I am sure if you ask Utah’s political leaders about the quality of education, they will most likely say that we provide good quality education with less spending than other states. However, the recent school rating’s report by Education Week, Education Weeks Quality Counts, January 10, 2013, casts a very dismal picture of the quality of education in Utah. Utah gets an over all K-12 achievement grade of D+, less than the US average. In 2011 only 43% of students were proficient in mathematics in 4th grade, and that declined to one-third in 8th grade. Only one-third of 4th grade and 8th grade students were proficient in reading, and even improvement in math and reading in these grades was below the national average during 2003-2011. This performance is dismal and reflects the value we place on public education in Utah.
Every Republican politician in Utah, including Governor Gary Herbert, talks about the value of education, but their words do not translate into any significant financing actions for education. Apparently education is at the bottom of their list of priorities. In the Education Week report on education Utah gets a grade of D, below the national average. I understand that there are many different reasons for this poor performance in Utah schools, for example, the lack of the following: prekindergarten public education for all children, tough academic standards, resources for teachers for innovations in teaching, independence of and peer support for teachers in experimenting new methods of teaching, well stocked libraries, parent support and rigorous discipline enforcement in classes. However, one of the most significant causes of poor performance is the quality of teachers and teaching.
There is an adage that ‘you get what you pay for’. If we do not hire teachers with competitive salaries to attract the best and the brightest motivated teachers, we will not get the quality education we wish for our children. A recent survey of 40,000 teachers nationwide, supported by Bill and Malinda Gates Foundation, points out some of factors enumerated above to promote quality education. But not much attention is paid to the quality of teachers and teaching in public school systems in the US, and especially in Utah. Besides hiring motivated and highly qualified teachers at competitive salaries, a rigorous and comprehensive teacher evaluation system with accountability, feedback, and merit rewards will go a long way to assure quality of teachers and teaching.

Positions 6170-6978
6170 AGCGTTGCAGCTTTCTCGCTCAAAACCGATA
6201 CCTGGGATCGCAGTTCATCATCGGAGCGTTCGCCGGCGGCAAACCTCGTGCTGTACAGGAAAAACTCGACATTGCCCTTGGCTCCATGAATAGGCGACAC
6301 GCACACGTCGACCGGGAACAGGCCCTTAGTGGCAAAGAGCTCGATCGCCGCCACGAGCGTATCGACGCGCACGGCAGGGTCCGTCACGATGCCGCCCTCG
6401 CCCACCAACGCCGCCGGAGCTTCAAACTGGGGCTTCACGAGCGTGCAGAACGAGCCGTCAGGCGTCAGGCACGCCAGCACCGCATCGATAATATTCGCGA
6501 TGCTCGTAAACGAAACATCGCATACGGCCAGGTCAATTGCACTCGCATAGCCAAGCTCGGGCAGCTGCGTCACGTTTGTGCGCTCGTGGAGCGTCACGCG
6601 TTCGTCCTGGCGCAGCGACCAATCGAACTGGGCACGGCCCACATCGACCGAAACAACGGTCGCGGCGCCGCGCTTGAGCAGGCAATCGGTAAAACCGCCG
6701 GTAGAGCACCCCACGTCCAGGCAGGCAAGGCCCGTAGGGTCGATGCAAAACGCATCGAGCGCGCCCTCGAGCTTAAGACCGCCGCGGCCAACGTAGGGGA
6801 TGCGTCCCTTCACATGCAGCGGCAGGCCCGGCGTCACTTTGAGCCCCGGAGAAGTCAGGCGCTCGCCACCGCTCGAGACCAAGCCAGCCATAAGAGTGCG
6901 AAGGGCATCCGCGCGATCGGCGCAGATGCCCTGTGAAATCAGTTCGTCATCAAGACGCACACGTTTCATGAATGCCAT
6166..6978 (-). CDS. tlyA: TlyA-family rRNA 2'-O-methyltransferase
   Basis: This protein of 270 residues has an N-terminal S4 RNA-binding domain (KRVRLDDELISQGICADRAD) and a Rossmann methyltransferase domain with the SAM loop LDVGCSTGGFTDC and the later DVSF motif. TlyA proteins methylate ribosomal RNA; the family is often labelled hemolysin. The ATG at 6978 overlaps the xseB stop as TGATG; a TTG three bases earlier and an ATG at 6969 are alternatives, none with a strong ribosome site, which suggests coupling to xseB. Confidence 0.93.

A recent empirical study published in American Economic Review, December 2012, by Eric Taylor and John Tyler finds, after controlling for other factors associated with teachers and students, that a teacher evaluation system is a very effective tool in improving teaching performance in public schools. Their study used a sample of mid-career math teachers in the Cincinnati Public School system. A well thought out teacher evaluation system with appropriate feedbacks significantly improved the math performance of children in the 4th and 8th grades. In addition, improvements in teaching skills and efforts are long lasting. Teachers’ evaluations must be as unbiased as possible and must include qualified peer evaluations as well as administrative evaluations with appropriate feedbacks. It must also be communicated to teachers that they will not be awarded tenure if they continuously receive unsatisfactory evaluations. Education Week report shows that Utah has a teacher evaluation system (but no information on the quality of the evaluation process); the report does indicate that Utah has no “Accountability for Effectiveness of Teacher Education Program” during 2011-12, and “Data System to Monitor Quality” in 2011.
It seems that Utah lacks an effective feedback system from peers and administrators, so that teachers could learn to improve their teaching. It is also not clear if serious attention is paid to tie the tenure system in Utah to the current evaluation system. I am not in favor of eliminating the tenure system. Tenure of teachers is more than a system of monetary rewards. Monetary rewards do not assure us independence of thought and knowledge creation from political interference and intimidation, thus diminishing the quality of education in schools.
An effective and unbiased evaluation system with appropriate feedbacks requires cooperation of administrators as well as teachers, without political interference. However, teachers’ evaluations, with feedbacks on teaching skills, effort and overall performance, and a reward system (monetary and non-monetary) provide a good recipe for success in teaching performance and student learning. More resources to the Utah school system must back this effort. However, elected politicians reflect the value of education of the electorate. Unless Utah voters elect politicians who not only talk about quality education but back it up by actions, Utah schools will not get more resources and thus will suffer with poor quality education.